Screening of Lars von Trier's 'The House That Jack Built' Violates MPAA Ratings Rules (Exclusive)

Courtesy of Cannes Film Festival
'The House That Jack Built'

IFC Films is facing sanctions for failing to secure an appropriate waiver before hosting Wednesday night's special showings of an unrated, director's cut of the gruesome film.

Lars von Trier is nothing if not controversial. In the latest twist, IFC Films is facing sanctions by the MPAA movie ratings board for screening an unrated director's cut of his new film The House That Jack Built on Wednesday night without getting the appropriate waiver.

The unrated version is playing for one night only in select theaters in more than 100 cities across the country. On Dec. 14, an R-rated version of the movie — about a serial killer who mutilates his victims, including women and children — will debut day-and-date in a smattering of cinemas and on digital platforms.

"The MPAA has communicated to the distributor, IFC Films, that the screening of an unrated version of the film in such close proximity to the release of the rated version — without obtaining a waiver — is in violation of the rating system's rules," the Motion Picture Association of America said in a statement to The Hollywood Reporter. "The effectiveness of the MPAA ratings depends on our ability to maintain the trust and confidence of American parents. That's why the rules clearly outline the proper use of the ratings. Failure to comply with the rules can create confusion among parents and undermine the rating system — and may result in the imposition of sanctions against the film's submitter."

Sanctions will be determined after a hearing of the Classification and Ratings Administration, which administers the ratings on behalf of the MPAA and National Association of Theatre Owners.

Possible sanctions include revoking the official R rating, or worse, suspending the ratings process for any other IFC Films currently before CARA. IFC could also be suspended from participating in the ratings system entirely for no more than 90 days, according to CARA rules.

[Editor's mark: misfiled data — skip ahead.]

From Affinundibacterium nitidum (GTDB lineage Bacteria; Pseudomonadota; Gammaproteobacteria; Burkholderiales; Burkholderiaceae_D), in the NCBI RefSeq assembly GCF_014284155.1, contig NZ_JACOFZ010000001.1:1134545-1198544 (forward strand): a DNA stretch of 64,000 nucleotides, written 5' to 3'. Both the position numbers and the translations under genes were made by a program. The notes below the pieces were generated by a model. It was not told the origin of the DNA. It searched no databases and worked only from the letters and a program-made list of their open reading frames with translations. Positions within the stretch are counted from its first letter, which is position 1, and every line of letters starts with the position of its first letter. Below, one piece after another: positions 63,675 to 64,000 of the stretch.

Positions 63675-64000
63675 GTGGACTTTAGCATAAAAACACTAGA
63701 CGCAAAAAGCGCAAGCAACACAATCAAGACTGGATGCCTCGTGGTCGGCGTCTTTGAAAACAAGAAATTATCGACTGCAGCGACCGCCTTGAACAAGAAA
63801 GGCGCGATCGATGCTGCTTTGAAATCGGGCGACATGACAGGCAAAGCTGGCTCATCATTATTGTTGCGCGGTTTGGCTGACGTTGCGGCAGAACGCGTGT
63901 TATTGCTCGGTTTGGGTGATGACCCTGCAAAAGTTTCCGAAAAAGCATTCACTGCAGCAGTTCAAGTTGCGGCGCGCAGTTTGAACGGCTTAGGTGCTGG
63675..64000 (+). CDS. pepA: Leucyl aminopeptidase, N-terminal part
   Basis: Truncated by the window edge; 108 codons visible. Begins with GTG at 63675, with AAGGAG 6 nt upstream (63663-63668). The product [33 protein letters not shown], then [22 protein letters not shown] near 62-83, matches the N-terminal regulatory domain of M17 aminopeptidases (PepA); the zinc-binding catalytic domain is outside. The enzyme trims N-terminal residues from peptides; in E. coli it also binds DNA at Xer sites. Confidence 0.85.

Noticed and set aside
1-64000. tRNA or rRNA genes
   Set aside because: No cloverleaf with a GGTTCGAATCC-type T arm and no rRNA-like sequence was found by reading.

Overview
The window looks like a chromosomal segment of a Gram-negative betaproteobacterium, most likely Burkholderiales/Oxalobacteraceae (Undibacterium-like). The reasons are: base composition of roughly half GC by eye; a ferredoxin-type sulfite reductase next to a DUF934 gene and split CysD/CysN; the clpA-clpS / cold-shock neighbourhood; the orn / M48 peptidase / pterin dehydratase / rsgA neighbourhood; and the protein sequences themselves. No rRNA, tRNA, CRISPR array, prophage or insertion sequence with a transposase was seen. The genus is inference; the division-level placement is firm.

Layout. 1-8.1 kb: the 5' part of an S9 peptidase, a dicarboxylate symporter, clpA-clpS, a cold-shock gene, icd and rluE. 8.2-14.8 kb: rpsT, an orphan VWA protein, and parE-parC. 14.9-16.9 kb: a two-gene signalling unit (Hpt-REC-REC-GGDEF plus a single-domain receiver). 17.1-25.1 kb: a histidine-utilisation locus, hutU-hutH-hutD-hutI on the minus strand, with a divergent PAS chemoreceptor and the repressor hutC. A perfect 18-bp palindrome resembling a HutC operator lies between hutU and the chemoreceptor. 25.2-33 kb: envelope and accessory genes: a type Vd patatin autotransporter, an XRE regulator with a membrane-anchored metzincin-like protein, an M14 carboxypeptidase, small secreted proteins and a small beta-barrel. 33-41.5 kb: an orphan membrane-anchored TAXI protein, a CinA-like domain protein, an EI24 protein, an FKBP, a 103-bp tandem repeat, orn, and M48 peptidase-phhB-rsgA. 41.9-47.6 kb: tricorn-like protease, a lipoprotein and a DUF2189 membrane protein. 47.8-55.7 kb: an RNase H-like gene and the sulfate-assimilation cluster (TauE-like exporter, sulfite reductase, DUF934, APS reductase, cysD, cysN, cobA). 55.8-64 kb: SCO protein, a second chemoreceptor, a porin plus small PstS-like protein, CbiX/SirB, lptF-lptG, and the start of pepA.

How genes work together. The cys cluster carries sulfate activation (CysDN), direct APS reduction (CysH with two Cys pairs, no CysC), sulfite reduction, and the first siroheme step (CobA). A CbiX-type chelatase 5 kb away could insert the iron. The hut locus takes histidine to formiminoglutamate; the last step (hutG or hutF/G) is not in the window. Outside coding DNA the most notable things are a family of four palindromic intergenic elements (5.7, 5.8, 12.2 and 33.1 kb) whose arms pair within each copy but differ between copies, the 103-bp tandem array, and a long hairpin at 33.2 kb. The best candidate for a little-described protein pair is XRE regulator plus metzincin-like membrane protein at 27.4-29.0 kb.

IFC Films responded to the controversy on Friday, issuing a statement saying that no one had received a "written notice" about any MPAA-related sanctions. "It has always been IFC Films’ priority to maintain the artistic vision of our filmmakers and we do not believe that the one day screening of the Director’s Cut unrated version has violated the MPAA’s Classification and Rating Rules," the statement continued. 

IFC Films acquired U.S. rights to The House That Jack Built out of the 2018 Cannes Film Festival, where a screening of the bloody movie, starring Matt Dillon, prompted walkouts and groans. Von Trier was allowed to return to the marquee fest this year after being banned for seven years because of jokes he made about Hitler.

"Ostensibly a probing portrait of a serial killer in the Pacific Northwest in the 1970s, the movie also is quite literally a descent into hell. But its true raison d'etre is as a masturbatory dialectic about art and creation in which visual nods to Hitler, Mussolini, Mao, Stalin and Idi Amin give way to images lifted from across the Danish director's entire body of work," THR's David Rooney wrote in his review of the pic.

On Thursday, IFC reported that the special showings in 140 theaters grossed $172,131 for a screen average of roughly $1,230.

Nov. 29, 2 p.m.: Updated with grosses.

Nov. 30, 10 a.m.: Updated with IFC Films' statement.